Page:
My Grandpa’s Billfold

It’s a genuine leather Rand’s Quality Billfold with an identification card filled out and tucked inside: H. H. West, Route 6, Lafayette, Tenn. The card’s illustration of a polo player mid-stroke boosts Rand’s claim of quality. Along the edge of the worn leather wallet, a broken zipper dangles vestigially.

I found this treasured artifact in my mother’s things after she died. She adored the man she called Papa, a garrulous, hard-working sawmill operator who loved to square dance, to follow politics and baseball, to play dominoes, checkers and Rook.

Inside the cloudy, brittle windows of Grandpa West’s billfold are the small documents that validate good citizenship: driver’s license, Selective Service and voter registration cards, and several membership certificates for the Independent Order of Odd Fellows.

Being an Odd Fellow mattered to him. Folded into a pocket is a tattered clipping from a Nashville newspaper that shows H.H. West of Lafayette received a “past grand degree” from the centuries-old British fraternity dedicated to helping others.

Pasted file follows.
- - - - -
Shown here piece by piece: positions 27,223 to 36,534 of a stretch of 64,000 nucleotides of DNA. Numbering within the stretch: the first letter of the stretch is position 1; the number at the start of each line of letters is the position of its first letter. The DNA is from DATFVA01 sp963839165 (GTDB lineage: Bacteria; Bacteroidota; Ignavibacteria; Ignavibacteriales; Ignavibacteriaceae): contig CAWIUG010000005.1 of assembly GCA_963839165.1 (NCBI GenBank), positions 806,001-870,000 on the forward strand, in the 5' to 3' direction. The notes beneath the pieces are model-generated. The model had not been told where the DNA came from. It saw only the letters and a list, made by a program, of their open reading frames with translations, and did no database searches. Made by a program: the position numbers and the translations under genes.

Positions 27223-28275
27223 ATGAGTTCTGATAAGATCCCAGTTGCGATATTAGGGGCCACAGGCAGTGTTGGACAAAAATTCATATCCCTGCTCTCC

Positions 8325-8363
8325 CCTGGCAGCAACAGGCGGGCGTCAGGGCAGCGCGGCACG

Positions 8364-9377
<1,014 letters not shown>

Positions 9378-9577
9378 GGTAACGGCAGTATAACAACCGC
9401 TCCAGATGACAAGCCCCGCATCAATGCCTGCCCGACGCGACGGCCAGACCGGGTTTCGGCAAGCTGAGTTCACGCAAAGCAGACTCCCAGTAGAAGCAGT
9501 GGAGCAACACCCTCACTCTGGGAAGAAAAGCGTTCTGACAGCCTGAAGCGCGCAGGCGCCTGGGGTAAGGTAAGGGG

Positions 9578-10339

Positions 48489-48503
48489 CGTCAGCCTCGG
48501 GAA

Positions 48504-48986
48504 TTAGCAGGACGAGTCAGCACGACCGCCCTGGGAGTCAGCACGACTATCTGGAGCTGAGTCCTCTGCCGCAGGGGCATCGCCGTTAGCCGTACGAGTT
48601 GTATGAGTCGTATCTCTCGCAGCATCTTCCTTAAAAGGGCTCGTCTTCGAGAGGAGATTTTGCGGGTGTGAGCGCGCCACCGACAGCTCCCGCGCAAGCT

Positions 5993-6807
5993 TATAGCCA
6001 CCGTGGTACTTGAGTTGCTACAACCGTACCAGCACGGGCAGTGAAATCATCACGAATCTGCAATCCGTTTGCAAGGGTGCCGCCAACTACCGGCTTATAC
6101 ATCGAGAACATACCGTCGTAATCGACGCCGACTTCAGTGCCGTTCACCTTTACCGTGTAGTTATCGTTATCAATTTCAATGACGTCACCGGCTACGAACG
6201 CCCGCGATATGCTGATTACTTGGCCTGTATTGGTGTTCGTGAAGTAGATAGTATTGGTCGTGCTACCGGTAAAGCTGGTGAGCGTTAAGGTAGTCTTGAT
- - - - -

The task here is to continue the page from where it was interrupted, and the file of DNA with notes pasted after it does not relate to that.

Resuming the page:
My mother told stories about her father’s imprudent charity, a quality likely balanced by practicality, as evidenced by the Hermitage Health & Life Insurance identification card (policy #409) stacked in his wallet’s thin deck.

Family photos reveal my Grandpa was a thin, narrow-shouldered man with long arms and big ears. A redhead in youth, his last driver’s license (issued 22 June 1955) offers a terse description: hair light, eyes gray, height 5'10", weight 140.

The only two photos in his billfold share a single space, back-to-back. In one, my grandparents pose in their Sunday best against what is likely their home in Galen. It’s not the last photo taken of Grandpa West; someone snapped dozens of him in his coffin in 1956, pictures I unhappily discovered as a child.

H.H. and Annie West

The other photo in the wallet is of my mother, a blond schoolgirl of 16. She was 24 when her Papa died, and instinctively, she claimed one of his most intimate possessions, something carried close to his body, a tiny attaché for his most important papers.

For more than 60 years, my mother safeguarded her Papa’s billfold. An Army wife, she packed and unpacked it countless times, in cities, states and countries her father never saw, treasuring the memory of her father that resided within its aging folds.

I was only two when Grandpa West died. I don’t remember him, but thanks to my mother, I know him.

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